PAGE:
Never Take Sweets from a Stranger


Never Take Sweets from a Stranger
Never Take Sweets from a Stranger

UK release poster
Directed by Cyril Frankel
Produced by Anthony Hinds
Written by John Hunter (from play by Roger Garis)
Starring Patrick Allen
Gwen Watford
Felix Aylmer
Music by Elisabeth Lutyens
Cinematography Freddie Francis
Editing by Alfred Cox, James Needs
Studio Hammer Film Productions
Release date(s) 4 March 1960
Running time 81 min.
Country United Kingdom
Language English

Never Take Sweets from a Stranger (U.S. Never Take Candy from a Stranger) is a 1960 British film, directed by Cyril Frankel and released by Hammer Film Productions. The screenplay was developed by John Hunter from the play The Pony Trap by Roger Garis. It stars Patrick Allen, Gwen Watford and Felix Aylmer, the latter being cast notably against type. The twin themes are paedophilia and the sexual abuse of children, and the way in which those with sufficient pull can corrupt and manipulate the legal system in order to evade responsibility for their actions. The film is regarded as bold and uncompromising for its time in the way in which it handles its subject matter.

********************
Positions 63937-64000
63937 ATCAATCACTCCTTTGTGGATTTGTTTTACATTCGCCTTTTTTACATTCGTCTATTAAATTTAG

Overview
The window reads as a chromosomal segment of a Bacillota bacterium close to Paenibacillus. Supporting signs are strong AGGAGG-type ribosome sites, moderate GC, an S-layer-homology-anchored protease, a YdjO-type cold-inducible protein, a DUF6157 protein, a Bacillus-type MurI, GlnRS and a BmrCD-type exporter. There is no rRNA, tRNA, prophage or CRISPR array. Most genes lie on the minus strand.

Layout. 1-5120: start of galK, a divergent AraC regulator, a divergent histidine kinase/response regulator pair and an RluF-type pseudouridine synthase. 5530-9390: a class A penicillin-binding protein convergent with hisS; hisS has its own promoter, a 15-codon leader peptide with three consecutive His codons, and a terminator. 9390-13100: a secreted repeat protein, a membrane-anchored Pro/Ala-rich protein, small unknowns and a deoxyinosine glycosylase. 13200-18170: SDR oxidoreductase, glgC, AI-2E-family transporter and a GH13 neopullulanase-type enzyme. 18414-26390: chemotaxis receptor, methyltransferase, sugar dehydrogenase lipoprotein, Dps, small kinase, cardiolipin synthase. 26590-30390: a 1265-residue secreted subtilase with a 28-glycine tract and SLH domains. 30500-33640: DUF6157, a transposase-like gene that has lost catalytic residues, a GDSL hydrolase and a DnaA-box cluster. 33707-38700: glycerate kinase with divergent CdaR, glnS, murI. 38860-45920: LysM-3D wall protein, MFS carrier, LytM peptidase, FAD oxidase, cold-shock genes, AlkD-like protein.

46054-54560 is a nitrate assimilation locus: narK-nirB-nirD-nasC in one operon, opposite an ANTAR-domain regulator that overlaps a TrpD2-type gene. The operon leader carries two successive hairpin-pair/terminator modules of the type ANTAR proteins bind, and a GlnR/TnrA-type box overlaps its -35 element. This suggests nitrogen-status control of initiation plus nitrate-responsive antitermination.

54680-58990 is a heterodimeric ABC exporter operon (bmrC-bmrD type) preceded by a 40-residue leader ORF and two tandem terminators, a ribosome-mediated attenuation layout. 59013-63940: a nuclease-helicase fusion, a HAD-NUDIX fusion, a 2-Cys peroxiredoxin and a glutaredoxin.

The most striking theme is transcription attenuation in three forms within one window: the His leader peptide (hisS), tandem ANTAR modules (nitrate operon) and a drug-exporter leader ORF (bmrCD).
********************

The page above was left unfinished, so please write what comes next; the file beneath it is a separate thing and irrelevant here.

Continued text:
Contents

Synopsis